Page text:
Jun 10, 2012
3,535
0
South Gloucs
How we do take it for granted that 'our memories' will never be taken away from us, despite what we deal with every day.
I don't wish to sound critical, but it makes you think, doesn't it?
We still believe our memories will last forever..........
......................they will always be in our hearts, somewhere, locked away from us if we succumb to dementia.

Yes, it does really make you think... we have to create and cherish those memories in the moment and enjoy them now for the pleasure they bring - precisely because we may not always know where they are to be found ..
 

Witzend

Registered User
Aug 29, 2007
4,289
0
SW London
Don't forget Your local Freecycle. When we cleared my mother's house there was a stack of stuff that was perfectly usable if not exactly perfect - sort of too good for the tip but you'd maybe hesitate to take it to the charity shop. E.g. old saucepans and otherkitchen stuff. My SIL, bless her, put an 'open house' ad on Freecycle and it was amazing what people took away. So much better than taking things to the tip.

I must say it was still horrible, though - so much stuff that had a sort of sentimental value* but quite worthless in £ terms. When you have to do it for someone who's still alive you do feel you're throwing their life away.

The only consolation was that my mother honestly did not seem to care one bit about things any more. she had adored her grandparents and had two large old portraits of them, so of course we hung them in her CH room. but very soon afterwards she had absolutely no idea who they were.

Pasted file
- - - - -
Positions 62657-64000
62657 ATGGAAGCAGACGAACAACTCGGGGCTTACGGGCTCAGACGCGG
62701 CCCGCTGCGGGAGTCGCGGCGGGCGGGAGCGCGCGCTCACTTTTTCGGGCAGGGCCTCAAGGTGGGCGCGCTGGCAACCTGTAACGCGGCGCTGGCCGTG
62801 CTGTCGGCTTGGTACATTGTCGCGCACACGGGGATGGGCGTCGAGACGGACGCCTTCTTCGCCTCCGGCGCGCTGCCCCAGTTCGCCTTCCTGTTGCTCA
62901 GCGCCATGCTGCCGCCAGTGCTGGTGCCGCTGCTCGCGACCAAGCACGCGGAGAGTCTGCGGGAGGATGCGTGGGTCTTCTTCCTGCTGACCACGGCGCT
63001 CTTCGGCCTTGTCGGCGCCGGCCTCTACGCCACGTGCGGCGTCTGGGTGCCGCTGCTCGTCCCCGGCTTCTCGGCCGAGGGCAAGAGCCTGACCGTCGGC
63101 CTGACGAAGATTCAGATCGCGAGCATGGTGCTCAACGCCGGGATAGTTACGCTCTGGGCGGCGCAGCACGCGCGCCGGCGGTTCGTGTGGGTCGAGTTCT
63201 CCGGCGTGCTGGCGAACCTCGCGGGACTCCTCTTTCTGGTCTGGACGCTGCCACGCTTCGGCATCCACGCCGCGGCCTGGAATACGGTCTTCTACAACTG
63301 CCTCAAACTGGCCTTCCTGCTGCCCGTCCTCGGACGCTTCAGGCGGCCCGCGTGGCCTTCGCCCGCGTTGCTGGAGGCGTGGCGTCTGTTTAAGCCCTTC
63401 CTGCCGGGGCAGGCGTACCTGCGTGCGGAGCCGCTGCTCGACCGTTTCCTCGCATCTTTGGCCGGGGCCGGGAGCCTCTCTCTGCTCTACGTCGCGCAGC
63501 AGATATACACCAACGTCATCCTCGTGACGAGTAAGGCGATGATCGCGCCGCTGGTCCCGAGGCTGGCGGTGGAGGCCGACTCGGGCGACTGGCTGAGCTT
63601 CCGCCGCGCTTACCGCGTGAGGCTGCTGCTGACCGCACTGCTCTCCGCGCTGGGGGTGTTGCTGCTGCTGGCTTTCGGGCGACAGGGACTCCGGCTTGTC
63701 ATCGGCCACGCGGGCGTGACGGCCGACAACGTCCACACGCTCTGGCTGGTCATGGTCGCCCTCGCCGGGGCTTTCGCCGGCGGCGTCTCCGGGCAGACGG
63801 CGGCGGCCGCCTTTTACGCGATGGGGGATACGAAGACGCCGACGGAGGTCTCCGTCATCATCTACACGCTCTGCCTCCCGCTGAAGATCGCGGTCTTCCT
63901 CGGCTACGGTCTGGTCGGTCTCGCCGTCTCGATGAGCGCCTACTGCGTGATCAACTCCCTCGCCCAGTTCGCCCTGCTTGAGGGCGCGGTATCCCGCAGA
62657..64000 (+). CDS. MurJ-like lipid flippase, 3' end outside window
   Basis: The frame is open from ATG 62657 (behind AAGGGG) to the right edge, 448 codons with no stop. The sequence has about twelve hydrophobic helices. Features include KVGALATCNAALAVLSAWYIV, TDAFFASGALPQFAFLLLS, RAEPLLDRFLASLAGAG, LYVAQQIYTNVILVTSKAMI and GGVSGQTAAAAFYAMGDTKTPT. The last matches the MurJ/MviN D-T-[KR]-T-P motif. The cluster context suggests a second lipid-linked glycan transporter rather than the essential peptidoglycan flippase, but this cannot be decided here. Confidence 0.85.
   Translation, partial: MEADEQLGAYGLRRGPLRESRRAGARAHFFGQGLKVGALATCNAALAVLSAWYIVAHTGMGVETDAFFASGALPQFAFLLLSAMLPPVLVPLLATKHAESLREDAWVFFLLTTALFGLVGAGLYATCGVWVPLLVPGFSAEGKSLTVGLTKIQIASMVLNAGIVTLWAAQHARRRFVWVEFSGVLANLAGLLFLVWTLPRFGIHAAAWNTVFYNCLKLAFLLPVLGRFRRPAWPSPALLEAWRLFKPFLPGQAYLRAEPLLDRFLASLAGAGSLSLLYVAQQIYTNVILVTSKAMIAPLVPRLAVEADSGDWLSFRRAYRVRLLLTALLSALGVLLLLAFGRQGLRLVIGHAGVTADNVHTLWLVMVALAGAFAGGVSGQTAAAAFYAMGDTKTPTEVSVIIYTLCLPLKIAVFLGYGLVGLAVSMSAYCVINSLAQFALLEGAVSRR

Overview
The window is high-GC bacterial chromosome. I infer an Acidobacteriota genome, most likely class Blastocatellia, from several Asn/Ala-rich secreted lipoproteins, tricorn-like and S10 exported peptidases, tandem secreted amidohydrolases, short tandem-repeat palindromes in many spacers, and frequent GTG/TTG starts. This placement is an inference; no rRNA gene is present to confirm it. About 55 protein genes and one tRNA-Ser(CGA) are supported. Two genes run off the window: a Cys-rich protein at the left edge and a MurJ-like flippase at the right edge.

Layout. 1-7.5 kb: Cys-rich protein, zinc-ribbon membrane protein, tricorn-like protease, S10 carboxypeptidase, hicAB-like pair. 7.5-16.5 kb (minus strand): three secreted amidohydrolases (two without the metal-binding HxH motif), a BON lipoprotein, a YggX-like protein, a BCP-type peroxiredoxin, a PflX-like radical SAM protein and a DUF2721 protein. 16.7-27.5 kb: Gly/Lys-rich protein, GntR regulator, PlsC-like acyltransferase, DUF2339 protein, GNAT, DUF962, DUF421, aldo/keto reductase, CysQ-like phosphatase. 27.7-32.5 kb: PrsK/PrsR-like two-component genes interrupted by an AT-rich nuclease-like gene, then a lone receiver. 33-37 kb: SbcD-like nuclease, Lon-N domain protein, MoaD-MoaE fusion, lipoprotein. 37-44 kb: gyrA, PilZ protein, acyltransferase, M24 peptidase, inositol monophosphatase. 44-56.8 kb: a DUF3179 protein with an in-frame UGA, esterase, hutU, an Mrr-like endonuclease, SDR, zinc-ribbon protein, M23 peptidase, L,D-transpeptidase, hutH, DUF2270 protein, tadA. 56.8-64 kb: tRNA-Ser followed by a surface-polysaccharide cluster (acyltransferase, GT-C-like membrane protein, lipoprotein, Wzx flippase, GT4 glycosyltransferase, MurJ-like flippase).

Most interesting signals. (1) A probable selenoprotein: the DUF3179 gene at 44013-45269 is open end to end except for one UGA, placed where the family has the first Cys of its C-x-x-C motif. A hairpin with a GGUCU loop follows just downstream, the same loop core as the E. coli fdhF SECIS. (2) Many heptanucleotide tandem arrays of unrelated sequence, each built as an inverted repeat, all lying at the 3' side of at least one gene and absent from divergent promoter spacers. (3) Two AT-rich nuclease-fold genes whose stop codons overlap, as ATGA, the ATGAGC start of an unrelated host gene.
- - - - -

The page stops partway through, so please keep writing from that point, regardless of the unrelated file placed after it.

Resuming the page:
*one such thing I kept was a very old wooden spoon my mother had had for ever - it was very worn down on one side. in an even worse state now since OH keeps putting it in the dishwasher in spite of instructions not to! No way I will ever chuck it out, though.
 
Last edited:

ellejay

Registered User
Jan 28, 2011
4,019
0
Essex
The only consolation was that my mother honestly did not seem to care one bit about things any more

When my mum was not too bad & lived alone in her large 3 bed house (& hated it) we would try to encourage her to move to a small, sheltered flat in a lovely complex nearby. She'd always refuse, "What about all my stuff, I won't get rid of any it, I need it "

When she had to go into the CH, OH & I had the nightmare of wading through 40 + yrs of accumulated stuff. We saved the ornaments & knickknacks she'd really loved to put in her room.

Mums reaction ? "Dunno why I've got this load of old rubbish. Who put all this junk in here?"

If only I'd known that's how she'd react, I could have saved myself a load of angst :rolleyes:

Lin x
 

kingmidas1962

Registered User
Jun 10, 2012
3,535
0
South Gloucs
Well, its d-day ...

Didn't sleep well (absolutely no surprise there) but the day is here for the clear out!

I have unexpectedly more help than I expected - friend and two sons, brother and nephew. 2 of them are big strapping lads (best I don't say which ones :p)

The house clearance people gave me what I considered a reasonable quote to clear the stuff we can't manage along with reassurance that it's nowhere near even 1% as bad as some of the places they've cleared. They will also sell what they can and give me a cut. They were very nice and sympathetic-its a local family run business and they know a lot of the neighbours.

So once I've gathered my thoughts and finished my tea I'm off to make a start ....